“Don Collins, built the chassis with one thing foremost in mind – performance.  Bud finds that it has dragster acceleration, a top end fit for the salt flats and handling equal to many very expensive imports.”

And..

“With the body set aside during Northwestern car shows, the black frame and gobs of chrome never fail to draw plenty of admirers.  We call your attention to the electrical switches lined up in the floating instrument nacelle.”

Summary:

The Kennedy Bangert Special never left the Northwest United States.  It still resides in the area and is wonderfully cared for by collector and automotive historian Scott Perrott.  Special thanks to Scott for sharing the pictures I took during my visit in 2008 to talk cars and see his collection.  Scott….you have one beautiful Bangert Roadster on your hands – and a fast one at that too!.

Until next time gang….

Glass on….

Geoff

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Technical Specifications (From Hot Rod Magazine, November 1962)
Body
  • Bangert Manta Ray
  • The article says the body was “shortened” to fit the 100” wheelbase and the shell split into two halves.  However, all Bangert Manta Ray bodies came into two pieces – split at the firewall – and designed to fit a 100” wheelbase.  The new owner of a Manta Ray body had to determine if they wanted doors and a trunk – but all else including the dashboard was provided by Noel Bangert.  So….no modification of the body was necessary.
Designer
  • Noel Bangert (later changed to Noel Marshall)
Body Work and Paint
  • Painted Red – currently painted black
Seats
  • Close fitting bucket seats are a must as car is also used for road racing.
Windshield / Glass
  • Plexiglas windshield from a speed boat
Hood / Doors / Trunk
  • Front clip of car opens (clamshell) – all Bangert Manta Rays had this feature
  • No doors or trunk
Frame
  • Backbone of the car is the simple truss chassis formed of chrome moly tubing.  Bottom tubes are 2 inch diameter with .083 wall thickness while top tubes are same thickness but only 1 and ½ inch diameter.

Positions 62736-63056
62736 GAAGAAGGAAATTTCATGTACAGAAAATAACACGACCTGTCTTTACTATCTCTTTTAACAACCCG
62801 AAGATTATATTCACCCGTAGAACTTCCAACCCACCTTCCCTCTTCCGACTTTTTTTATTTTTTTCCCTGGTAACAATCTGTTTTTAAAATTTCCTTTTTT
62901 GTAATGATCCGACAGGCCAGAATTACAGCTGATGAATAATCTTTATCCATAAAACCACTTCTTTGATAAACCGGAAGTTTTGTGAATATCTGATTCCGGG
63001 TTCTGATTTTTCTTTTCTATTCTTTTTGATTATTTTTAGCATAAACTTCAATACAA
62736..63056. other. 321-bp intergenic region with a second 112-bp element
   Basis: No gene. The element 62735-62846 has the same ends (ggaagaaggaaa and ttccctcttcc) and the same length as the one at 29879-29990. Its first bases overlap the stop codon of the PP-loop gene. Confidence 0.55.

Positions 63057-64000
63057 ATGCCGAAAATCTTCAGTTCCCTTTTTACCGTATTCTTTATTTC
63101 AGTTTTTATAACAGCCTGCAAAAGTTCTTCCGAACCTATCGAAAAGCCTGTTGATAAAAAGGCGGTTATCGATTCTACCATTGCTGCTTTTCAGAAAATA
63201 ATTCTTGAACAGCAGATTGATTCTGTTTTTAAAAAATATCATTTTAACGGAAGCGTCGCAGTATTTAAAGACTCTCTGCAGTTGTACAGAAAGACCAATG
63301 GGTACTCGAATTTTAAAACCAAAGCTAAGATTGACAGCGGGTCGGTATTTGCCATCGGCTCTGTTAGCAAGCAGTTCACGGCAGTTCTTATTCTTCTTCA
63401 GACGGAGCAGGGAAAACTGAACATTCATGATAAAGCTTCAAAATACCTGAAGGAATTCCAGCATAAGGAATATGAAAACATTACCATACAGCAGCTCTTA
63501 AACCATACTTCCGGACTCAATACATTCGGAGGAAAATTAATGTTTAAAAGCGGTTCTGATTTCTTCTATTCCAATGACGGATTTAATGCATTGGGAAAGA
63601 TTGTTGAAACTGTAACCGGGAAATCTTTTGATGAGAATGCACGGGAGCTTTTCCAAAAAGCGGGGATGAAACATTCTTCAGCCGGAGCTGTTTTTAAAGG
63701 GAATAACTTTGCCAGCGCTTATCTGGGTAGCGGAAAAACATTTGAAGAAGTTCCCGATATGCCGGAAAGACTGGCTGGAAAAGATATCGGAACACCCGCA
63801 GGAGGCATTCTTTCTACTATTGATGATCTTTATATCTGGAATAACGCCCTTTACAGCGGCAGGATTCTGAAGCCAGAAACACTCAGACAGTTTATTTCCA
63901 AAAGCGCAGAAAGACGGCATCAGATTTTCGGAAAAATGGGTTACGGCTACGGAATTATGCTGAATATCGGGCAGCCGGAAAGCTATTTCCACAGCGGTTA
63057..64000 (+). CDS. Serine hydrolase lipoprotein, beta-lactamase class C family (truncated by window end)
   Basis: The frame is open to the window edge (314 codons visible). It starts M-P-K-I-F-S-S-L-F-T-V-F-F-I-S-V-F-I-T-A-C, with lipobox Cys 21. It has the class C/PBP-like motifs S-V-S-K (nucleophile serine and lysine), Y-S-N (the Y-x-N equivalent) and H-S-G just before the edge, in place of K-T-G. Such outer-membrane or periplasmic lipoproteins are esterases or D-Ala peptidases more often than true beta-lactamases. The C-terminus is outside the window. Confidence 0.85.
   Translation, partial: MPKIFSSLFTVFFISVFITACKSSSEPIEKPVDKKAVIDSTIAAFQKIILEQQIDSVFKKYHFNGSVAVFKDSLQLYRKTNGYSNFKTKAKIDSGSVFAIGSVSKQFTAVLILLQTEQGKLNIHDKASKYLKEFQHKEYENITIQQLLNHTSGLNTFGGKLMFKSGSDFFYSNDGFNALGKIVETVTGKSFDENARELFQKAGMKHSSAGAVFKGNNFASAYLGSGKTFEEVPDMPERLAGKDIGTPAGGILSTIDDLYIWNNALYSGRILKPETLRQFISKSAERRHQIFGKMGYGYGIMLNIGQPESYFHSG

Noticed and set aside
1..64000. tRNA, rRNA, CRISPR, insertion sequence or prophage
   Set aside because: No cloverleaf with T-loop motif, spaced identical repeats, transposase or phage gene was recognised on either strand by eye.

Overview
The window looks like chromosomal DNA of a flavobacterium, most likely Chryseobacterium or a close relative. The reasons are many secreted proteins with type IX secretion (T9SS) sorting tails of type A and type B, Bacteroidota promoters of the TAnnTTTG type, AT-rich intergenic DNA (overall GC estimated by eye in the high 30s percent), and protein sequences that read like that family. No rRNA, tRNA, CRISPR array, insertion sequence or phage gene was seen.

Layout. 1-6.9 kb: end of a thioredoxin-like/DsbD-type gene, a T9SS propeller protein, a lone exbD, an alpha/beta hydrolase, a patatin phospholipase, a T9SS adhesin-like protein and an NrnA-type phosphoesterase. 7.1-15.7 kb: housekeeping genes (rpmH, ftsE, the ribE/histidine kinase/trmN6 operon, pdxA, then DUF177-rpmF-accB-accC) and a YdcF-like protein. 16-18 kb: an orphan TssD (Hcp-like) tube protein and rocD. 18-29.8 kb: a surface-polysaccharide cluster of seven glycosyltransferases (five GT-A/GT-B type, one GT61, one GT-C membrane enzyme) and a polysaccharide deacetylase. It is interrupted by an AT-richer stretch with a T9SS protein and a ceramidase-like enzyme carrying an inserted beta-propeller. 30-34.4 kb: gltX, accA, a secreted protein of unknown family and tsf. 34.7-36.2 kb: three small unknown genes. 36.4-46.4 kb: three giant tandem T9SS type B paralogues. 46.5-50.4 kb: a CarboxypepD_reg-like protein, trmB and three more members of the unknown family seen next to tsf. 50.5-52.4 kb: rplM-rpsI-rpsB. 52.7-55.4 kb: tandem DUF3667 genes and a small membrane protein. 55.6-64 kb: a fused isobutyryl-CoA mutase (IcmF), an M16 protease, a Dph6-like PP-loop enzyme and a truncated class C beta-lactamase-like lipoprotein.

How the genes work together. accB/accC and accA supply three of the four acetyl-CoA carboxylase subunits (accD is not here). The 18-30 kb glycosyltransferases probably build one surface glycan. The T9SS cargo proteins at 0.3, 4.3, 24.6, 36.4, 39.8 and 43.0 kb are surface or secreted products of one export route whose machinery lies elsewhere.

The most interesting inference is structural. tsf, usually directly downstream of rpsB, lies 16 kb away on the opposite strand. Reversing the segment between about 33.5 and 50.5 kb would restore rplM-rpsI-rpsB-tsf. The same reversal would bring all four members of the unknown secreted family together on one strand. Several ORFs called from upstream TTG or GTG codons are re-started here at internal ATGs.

• All truss members, body formers, engine supports and other braces are of 7/8 inch tubing.
  • Engine sits at a slight downward rake toward front of the car.
Front Axle
  • 2 inch tubing suspended by torsion bars and located by a Watts link.
  • Front spindles were made from 1 and ½ ton International truck spindles of an unknown year.
Rear Axle
  • Halibrand race car rear end and leading torsion bar arms.
Shocks
  • 4 tube shocks for front axle
Brakes
  • Disc brakes (rear).  Unknown front.
Engine (make/year)
  • 1957 Chrysler engine was previously in Bud’s T-bird
  • Schnell’s Custom Automotive in Portland built the mill (engine)
Speed Parts (heads, intake, cam, other):
  • Iskendarian 7000-T cam and kit works in conjunction with modified heads and Jahns pistons
Transmission (type/year)
  • LaSalle – unknown year, but assumed late 1930’s
Carburetion
  • Hilborn fuel injection system
Displacement
  • 392 cubic inches
Dashboard / Gauges
  • Three engine instruments and a tachometer
Steering Wheel
  • Cragar steering wheel
Wheelbase
  • 100” wheelbase
Top Speed (0-60)
  • Car easily turns over 130 mph in quarter mile
Special Features
  • Aluminum fuel tank
  • Heim rod-ends are used throughout the car
  • A spare tire mounts above 20-gallon gas tank.